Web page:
And yet a solid majority of Americans nevertheless thinks the president has not accomplished much. Why? There are plenty of possible explanations. The most obvious is the economy. People are measuring Obama’s actions against the actual conditions of their lives and livelihoods, which, over the past three years, have not gotten materially better. He failed miserably at his grandiose promise to change the culture of Washington (see “Clinton’s Third Term”). His highest-profile legislative accomplishments were object lessons in the ugly side of compromise. In negotiations, he came off to Democrats as naïvely trusting, and to Republicans as obstinately partisan, leaving the impression that he could have achieved more if only he had been less conciliatory—or more so, depending on your point of view. And for such an obviously gifted orator, he has been surprisingly inept at explaining to average Americans what he’s fighting for or trumpeting what he’s achieved.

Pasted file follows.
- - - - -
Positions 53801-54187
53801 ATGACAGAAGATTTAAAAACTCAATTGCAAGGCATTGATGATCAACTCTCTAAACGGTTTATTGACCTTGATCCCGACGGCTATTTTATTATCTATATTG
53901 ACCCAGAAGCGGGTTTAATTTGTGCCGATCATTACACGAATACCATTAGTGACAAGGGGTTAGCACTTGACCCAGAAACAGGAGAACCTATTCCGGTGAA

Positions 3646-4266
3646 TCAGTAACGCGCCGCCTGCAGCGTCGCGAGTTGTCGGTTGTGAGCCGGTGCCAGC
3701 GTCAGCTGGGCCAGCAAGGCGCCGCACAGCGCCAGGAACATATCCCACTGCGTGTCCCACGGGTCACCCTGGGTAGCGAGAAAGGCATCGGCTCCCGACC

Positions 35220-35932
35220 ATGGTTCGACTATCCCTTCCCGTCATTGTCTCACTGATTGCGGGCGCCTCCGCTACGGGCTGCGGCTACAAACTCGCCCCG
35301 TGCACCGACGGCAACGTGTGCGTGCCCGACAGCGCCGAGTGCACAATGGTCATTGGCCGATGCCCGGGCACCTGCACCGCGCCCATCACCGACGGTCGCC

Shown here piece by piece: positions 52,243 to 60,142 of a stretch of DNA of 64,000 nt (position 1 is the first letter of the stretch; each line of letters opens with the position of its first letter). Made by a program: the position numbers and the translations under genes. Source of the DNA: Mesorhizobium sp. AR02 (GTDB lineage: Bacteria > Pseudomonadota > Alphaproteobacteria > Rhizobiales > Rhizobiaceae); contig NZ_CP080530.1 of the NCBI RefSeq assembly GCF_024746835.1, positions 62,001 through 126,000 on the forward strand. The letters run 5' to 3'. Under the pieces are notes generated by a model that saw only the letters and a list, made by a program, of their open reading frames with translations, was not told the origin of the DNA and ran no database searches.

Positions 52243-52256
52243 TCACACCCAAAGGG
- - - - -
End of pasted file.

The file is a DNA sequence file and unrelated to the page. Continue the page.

In short, when judging Obama’s record so far, conservatives measure him against their fears, liberals against their hopes, and the rest of us against our pocketbooks. But if you measure Obama against other presidents—arguably the more relevant yardstick—a couple of things come to light. Speaking again in terms of sheer tonnage, Obama has gotten more done than any president since LBJ. But the effects of some of those achievements have yet to be felt by most Americans, often by design. Here, too, Obama is in good historical company.